Friday news roundup April 5, 2019
Germany’s economy predicted to stall this year. According to a report compiled for Germany’s economics ministry by the country’s leading economic institutes, Germany’s economy could experience a considerably lower growth in 2019. A "Joint Economic Forecast" created by several prominent German economic research institutes shows that economists predict a meagre 0.8% growth this year. Oliver Holtemöller, head of the Department of Macroeconomics and vice president of the Halle Institute for Economic Research (IWH), which coordinated this spring's report commented: “The long-term upswing of the German economy has come to an end.” According to the report, the weak growth is due both to the international environment and industry-specific events.
Generous tax breaks for Australian families would help with cost of living. The Morrison government's "immediate relief to low and middle-income earners" budget initiative provides generous tax breaks for low and middle-income earning families in Australia. Nurse Ellen Camilleri and her husband Chris, a horse racing industry analyst, have found the increasing cost of living despite static wages hard but the newly announced tax breaks provide hope. Ms Camilleri commented: “The cost of living for a family of four is hard. This eases the pressure of the increase in private health insurance for us. We can more easily afford the level of private cover we want.”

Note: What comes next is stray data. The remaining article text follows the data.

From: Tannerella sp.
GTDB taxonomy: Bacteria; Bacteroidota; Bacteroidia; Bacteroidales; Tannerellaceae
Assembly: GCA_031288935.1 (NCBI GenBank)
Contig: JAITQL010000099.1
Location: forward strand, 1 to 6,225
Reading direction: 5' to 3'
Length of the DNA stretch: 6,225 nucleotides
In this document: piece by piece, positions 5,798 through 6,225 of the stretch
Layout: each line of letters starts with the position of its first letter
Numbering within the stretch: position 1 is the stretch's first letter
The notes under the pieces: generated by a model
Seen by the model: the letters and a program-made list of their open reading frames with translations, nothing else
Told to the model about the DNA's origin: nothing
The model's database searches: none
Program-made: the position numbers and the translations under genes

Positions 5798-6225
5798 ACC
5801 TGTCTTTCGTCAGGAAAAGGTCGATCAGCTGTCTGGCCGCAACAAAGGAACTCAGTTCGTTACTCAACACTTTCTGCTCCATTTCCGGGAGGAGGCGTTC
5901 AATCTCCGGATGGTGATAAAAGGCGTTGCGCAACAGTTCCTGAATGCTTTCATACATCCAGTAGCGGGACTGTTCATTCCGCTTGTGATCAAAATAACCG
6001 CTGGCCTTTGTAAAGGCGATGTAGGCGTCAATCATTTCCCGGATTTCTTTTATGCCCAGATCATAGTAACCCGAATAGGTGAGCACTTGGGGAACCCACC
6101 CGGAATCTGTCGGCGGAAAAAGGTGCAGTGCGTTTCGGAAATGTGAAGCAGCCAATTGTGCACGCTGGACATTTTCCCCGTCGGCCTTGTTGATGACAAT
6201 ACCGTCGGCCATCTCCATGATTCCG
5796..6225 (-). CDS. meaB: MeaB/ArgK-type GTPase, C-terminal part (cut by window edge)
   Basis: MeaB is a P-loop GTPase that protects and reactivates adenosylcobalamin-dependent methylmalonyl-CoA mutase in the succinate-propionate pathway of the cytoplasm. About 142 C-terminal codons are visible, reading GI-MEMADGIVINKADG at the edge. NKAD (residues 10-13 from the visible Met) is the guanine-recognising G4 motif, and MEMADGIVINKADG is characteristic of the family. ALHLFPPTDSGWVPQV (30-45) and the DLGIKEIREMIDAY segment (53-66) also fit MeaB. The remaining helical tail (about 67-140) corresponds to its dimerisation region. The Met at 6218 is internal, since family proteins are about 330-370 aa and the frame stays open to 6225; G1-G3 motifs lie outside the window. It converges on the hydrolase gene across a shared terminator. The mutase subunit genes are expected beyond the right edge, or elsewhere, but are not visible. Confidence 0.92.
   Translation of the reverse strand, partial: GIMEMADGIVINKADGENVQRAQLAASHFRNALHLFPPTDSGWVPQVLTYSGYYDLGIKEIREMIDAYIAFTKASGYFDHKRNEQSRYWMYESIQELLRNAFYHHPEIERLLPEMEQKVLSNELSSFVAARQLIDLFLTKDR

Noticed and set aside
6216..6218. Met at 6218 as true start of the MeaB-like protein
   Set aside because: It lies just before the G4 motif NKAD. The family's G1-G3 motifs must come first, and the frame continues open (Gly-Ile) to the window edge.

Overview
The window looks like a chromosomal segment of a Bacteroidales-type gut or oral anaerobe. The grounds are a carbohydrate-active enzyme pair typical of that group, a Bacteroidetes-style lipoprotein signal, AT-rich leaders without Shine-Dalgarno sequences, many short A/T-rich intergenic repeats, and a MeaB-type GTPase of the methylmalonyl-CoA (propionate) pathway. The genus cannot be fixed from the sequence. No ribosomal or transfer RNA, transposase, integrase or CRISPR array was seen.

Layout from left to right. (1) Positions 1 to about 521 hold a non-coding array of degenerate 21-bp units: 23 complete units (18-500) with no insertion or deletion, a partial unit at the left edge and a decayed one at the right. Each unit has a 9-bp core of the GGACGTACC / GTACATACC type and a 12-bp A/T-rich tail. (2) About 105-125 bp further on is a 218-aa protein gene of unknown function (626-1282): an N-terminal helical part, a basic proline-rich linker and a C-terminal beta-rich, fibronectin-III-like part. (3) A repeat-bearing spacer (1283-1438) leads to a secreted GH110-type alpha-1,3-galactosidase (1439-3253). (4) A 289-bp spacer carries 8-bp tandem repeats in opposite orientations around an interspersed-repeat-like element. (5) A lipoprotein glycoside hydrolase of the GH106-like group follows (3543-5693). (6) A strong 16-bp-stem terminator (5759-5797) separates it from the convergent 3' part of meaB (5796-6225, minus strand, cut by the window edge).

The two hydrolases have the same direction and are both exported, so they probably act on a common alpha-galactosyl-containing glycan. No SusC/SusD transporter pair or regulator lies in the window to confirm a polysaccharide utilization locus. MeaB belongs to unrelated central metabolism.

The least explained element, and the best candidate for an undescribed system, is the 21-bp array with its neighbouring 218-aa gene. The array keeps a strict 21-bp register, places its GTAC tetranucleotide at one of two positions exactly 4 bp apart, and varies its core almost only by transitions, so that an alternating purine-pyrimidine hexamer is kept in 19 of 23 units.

Gender pay gap in the UK: more progress needs to be made. Analysis by the BBC has found that fewer than half of the UK’s biggest employers have narrowed their gender pay gap. The discrepancy in pay in favor of men has increased across 45% of firms and at a further 7% there was no change. A pay gap in favor of men can be seen across 78% of companies whilst 14% favored women and there was no reported difference for the rest. The median pay gap in favor of men has lowered slightly to 9.6% this year. Sam Smethers, chief executive at Fawcett Society, commented: “The regulations are not tough enough. It's time for action plans, not excuses. Employers need to set out a five-year strategy for how they will close their gender pay gaps, monitoring progress and results.”